Since the A229 has a 2.5-inch screen, you can basically install everything without worrying about the smartphone app. Eventually, you’ll need it to download footage, though. It connects to your phone via WiFi, it has both 2.4 and 5GHz. This was the only sticking point I found with this dash cam. It seems to be finicky about connecting. You hit the WiFi button on the main unit to start the connection. Half the time, my iPhone 15 ProMax either wouldn’t see the network or when it did, still refused to connect. It required cycling the power on dash cam to get it working. Once connected, you can easily scroll through the saved videos and download what you want. Five-minute clips of footage download quickly and never had a failure. 

There are a number of options in the setup menu. You can flip the cameras’ orientation depending on how it’s mounted. You can turn off audio recording, select metric or imperial units, use HDR recording, select time-loop length, and more. Overall, it’s pretty straightforward.

Putting the A229 Pro 3-Channel Dash Cam to Work

I don’t consider myself an expert in electronics. I am looking at dash cams from an end-user perspective and not getting into the minutiae of the hardware and software. At one point in my career, I was a perfectly adequate professional photographer. Having shot features for several car magazines, so I have an eye for visual media. From what I’ve seen, there aren’t huge differences in the quality of the footage in the dash cams I’ve tested. Keep in mind, I have yet to test the, “Wow, that seems almost too cheap” brands you see online. Obviously, there’s a noticeable difference between a 4K and 2K camera. I did look into the HDR functionality of this camera, and apparently, it is not true HDR. It still provides good contrast in difficult light conditions.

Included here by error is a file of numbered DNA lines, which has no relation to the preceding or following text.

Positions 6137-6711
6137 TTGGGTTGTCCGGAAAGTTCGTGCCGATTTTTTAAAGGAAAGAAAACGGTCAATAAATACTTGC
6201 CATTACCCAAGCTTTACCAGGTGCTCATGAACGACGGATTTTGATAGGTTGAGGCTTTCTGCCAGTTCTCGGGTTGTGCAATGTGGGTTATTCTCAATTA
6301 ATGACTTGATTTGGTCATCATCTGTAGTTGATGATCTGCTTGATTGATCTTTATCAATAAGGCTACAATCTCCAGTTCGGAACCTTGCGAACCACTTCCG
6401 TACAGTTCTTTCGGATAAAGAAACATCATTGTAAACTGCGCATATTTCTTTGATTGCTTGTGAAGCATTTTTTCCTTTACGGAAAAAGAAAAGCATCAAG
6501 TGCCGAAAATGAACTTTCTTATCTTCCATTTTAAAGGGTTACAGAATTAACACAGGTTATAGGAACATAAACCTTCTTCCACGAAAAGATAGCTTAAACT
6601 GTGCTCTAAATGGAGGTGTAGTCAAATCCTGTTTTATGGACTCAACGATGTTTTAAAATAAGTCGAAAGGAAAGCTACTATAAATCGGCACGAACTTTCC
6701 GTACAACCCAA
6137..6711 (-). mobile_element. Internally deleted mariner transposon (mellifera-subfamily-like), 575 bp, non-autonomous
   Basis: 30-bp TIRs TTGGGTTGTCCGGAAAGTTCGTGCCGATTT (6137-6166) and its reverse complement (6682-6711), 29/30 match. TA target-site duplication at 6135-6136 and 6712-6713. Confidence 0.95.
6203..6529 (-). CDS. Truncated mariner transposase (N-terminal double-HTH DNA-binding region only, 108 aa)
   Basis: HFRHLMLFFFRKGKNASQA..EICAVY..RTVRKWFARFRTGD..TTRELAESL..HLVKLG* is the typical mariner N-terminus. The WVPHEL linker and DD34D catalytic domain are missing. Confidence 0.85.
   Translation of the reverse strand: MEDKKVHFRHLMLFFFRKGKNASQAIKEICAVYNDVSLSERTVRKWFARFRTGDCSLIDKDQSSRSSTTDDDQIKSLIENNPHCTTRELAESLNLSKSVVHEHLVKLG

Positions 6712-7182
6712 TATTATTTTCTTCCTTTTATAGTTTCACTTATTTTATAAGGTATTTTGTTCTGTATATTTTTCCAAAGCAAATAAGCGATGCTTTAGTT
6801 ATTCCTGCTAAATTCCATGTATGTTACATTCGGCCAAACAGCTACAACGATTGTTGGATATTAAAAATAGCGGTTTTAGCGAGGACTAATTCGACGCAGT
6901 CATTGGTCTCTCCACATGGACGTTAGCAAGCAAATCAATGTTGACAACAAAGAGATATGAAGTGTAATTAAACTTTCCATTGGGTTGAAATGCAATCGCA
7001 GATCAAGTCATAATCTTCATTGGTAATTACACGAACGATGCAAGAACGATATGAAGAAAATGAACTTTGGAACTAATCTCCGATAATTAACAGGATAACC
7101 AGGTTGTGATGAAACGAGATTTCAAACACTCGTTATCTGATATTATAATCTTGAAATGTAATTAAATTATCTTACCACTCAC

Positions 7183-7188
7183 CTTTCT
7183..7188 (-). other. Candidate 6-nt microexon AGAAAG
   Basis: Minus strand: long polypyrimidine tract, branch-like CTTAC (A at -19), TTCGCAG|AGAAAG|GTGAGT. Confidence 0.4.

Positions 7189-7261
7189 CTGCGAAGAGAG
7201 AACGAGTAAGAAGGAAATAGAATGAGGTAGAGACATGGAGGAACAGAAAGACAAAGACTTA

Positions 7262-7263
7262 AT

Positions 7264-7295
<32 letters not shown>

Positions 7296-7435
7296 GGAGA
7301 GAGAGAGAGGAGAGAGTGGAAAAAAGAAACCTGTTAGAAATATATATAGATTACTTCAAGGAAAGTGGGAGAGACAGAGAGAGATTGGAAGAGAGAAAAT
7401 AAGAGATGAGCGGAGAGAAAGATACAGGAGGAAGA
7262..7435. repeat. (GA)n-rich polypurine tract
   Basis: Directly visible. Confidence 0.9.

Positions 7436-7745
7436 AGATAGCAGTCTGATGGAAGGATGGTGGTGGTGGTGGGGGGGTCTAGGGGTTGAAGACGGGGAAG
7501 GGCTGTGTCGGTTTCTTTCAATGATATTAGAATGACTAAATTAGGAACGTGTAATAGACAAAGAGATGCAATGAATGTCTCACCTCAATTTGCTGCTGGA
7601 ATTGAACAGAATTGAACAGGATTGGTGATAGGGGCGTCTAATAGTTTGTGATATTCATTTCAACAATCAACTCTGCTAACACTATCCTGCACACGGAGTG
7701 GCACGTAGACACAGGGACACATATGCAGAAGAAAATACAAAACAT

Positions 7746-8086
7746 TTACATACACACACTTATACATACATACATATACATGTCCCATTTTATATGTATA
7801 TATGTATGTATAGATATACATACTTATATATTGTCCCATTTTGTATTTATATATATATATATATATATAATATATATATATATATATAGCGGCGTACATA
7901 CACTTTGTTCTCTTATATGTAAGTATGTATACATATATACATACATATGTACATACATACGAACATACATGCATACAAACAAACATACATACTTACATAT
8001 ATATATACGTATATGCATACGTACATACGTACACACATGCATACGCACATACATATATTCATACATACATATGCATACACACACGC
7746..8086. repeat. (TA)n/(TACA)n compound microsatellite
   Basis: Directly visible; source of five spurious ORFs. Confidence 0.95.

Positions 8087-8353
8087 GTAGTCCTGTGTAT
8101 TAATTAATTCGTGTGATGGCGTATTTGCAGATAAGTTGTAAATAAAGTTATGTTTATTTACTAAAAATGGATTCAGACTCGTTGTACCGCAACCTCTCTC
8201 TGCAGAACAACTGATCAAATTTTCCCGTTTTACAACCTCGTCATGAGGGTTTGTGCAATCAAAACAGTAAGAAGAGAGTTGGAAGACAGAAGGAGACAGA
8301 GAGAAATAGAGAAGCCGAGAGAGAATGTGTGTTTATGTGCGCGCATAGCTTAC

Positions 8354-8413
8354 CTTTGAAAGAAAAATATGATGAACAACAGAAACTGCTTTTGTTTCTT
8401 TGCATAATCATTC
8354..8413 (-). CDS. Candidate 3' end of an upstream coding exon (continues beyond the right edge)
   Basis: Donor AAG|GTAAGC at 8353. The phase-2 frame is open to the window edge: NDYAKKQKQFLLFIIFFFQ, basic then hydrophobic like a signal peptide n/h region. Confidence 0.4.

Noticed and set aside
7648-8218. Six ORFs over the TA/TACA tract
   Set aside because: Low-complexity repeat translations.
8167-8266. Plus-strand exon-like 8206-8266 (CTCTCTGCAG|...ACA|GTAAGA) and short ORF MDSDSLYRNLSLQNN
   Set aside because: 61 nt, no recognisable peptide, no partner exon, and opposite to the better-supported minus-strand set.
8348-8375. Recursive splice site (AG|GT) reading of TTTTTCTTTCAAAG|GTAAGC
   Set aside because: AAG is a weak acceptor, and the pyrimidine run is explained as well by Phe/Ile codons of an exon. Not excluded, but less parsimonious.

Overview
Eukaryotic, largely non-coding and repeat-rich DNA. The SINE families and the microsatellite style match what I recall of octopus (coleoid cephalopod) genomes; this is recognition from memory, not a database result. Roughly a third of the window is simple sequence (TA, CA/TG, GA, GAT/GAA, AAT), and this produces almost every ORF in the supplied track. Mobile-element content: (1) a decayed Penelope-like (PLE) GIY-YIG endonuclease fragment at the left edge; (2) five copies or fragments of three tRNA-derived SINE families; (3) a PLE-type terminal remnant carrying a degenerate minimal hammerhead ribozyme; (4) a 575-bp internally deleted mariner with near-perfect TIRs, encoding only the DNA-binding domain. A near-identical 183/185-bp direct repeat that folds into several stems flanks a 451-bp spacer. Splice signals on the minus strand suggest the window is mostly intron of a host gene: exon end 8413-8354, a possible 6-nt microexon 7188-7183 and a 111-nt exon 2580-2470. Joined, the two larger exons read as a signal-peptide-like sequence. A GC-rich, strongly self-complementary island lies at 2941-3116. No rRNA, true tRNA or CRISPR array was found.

Small details are difficult to see if cars are a few feet apart and moving at more than walking pace. You will get a good description of the car. You might even get a good enough shot of the driver to see if they were looking at their phone. However, you probably aren’t going to catch the hit-and-run driver by getting a plate. So hope for eye-witnesses.

The big differences from one dash cam to the next lies in the user experience. With the exception of connecting to the A229’s WiFi network, this is a very easy to use dash cam. It responds to voice commands to lock footage. The buttons are clearly labeled in the event you would need to use them. Even the app is pretty intuitive and stable. All the parts are well-constructed. Nothing feels flimsy. The wire insulation is thick enough to avoid pinch-throughs while being flexible enough for routing in tight spots. The biggest thing positive a dash cam can possess is a lack of complaints, and this has very few.

A229 Pro 3-Channel Dash Cam Verdict

In the interest of full disclosure: I had this camera in and out of my car twice. My first time around, I had some issues with the usability of the app. But, Viofo seems to put out updates monthly at a minimum. Since I had some extra time, I took advantage of it and reinstalled everything. The latest versions are much more usable. Consequently, the camera is getting a much better review.

Viofo A229 Pro 3-Channel Dash Cam
Ease Of Use7/10

Again, the Viofo A229 Pro usually hovers under the $400 price point. That may seem high when you see other dash cams starting at 40 bucks on Amazon. However, this is three separate cameras. It also has a decently sharp screen and has 4K, 2K, and a 1080P resolutions on those cameras.

That said, this is not a dash cam for everyone. Personally, I don’t see the need for all three views. At the same time, I can appreciate why someone would want them. If you’re in an incident that requires a rearview, you might hate yourself for only having the front covered. Likewise, if someone accuses you of not paying attention, the interior channel can be your get-outta-jail-card.

I guess that’s a decision you have to make for yourself. There are very few insurance companies that offer discounts for dash cams, but they could prevent an unfair judgment. Also, check the laws in your state before buying. While they are legal in all 50 states, the proper mounting position, size, and recording use vary. If this checks all the boxes on your criteria sheet, buy it. Don’t give a second though to the 2,000 plus other choices you didn’t pick.